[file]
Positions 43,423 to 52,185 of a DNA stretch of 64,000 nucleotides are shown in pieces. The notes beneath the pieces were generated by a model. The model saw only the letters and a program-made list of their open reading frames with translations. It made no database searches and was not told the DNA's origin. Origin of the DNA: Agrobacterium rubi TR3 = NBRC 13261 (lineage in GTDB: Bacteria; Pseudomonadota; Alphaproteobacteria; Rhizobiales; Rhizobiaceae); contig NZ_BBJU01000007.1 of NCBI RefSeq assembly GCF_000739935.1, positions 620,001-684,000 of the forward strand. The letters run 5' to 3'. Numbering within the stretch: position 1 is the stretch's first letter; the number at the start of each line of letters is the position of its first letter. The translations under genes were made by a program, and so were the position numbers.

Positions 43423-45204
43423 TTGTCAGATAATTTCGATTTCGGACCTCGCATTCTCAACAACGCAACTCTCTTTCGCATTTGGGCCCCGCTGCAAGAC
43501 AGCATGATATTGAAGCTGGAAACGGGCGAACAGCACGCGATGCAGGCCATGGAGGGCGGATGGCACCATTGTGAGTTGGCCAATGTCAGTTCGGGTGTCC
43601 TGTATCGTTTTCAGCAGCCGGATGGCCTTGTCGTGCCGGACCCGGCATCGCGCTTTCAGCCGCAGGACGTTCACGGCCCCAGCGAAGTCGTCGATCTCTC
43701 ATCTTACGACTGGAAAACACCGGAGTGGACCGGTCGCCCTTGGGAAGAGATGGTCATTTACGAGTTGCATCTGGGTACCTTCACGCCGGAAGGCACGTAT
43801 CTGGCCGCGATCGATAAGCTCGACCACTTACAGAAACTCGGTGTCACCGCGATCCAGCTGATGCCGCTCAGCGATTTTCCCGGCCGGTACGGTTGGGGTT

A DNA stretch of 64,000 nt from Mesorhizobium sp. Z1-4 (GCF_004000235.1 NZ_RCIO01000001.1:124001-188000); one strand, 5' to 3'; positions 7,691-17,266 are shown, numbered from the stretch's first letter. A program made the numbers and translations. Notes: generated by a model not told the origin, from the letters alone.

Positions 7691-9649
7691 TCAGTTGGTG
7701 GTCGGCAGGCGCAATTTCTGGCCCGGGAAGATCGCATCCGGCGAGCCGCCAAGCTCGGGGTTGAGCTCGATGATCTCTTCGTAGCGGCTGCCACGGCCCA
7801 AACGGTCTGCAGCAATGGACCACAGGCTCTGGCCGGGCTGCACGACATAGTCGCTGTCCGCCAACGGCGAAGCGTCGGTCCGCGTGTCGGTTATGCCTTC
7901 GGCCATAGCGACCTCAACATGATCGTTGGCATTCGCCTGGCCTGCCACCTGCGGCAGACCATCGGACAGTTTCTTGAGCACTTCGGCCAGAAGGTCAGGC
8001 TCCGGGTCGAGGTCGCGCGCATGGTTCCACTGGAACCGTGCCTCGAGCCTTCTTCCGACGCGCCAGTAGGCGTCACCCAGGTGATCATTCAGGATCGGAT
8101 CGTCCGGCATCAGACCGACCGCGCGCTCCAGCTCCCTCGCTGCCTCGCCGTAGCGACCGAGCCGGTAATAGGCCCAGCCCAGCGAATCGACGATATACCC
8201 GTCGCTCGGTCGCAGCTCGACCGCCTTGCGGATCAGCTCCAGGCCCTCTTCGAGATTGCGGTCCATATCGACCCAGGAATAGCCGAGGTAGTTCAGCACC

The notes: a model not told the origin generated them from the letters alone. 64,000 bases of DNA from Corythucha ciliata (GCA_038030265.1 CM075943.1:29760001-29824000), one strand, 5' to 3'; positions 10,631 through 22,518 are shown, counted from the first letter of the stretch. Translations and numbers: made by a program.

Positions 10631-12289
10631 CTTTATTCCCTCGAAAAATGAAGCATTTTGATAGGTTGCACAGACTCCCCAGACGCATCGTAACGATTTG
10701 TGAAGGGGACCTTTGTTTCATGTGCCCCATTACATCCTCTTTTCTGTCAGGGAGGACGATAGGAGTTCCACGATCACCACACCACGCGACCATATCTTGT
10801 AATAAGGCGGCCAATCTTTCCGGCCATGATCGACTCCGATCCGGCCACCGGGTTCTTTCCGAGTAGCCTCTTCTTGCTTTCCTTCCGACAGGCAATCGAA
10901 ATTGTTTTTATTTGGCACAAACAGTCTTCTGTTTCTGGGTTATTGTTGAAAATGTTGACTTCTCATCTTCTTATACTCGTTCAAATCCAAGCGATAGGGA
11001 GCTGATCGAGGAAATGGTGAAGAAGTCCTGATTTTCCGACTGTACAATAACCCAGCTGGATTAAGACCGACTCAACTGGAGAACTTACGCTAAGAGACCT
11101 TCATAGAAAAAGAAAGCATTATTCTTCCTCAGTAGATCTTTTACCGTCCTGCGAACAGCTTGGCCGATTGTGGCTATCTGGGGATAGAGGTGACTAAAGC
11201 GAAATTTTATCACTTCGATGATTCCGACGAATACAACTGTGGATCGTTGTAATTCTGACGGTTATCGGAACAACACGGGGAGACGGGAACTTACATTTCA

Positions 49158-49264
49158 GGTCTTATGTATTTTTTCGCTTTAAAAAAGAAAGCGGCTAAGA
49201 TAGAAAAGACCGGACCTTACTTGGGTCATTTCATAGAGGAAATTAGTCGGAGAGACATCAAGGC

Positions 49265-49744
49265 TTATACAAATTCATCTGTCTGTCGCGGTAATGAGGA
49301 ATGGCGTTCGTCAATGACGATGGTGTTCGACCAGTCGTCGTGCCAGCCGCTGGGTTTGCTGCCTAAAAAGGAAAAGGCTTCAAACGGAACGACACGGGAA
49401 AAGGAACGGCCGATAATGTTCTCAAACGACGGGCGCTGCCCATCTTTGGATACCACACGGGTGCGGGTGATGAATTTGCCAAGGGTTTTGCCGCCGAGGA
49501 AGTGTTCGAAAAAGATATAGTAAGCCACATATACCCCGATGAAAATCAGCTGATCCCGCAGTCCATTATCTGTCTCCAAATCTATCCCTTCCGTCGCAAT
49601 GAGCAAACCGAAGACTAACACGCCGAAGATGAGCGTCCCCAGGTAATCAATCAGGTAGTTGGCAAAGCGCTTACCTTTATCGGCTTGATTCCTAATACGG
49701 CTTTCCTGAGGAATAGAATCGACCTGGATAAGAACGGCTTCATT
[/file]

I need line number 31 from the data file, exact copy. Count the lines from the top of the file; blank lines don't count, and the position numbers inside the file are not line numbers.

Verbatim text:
49301 ATGGCGTTCGTCAATGACGATGGTGTTCGACCAGTCGTCGTGCCAGCCGCTGGGTTTGCTGCCTAAAAAGGAAAAGGCTTCAAACGGAACGACACGGGAA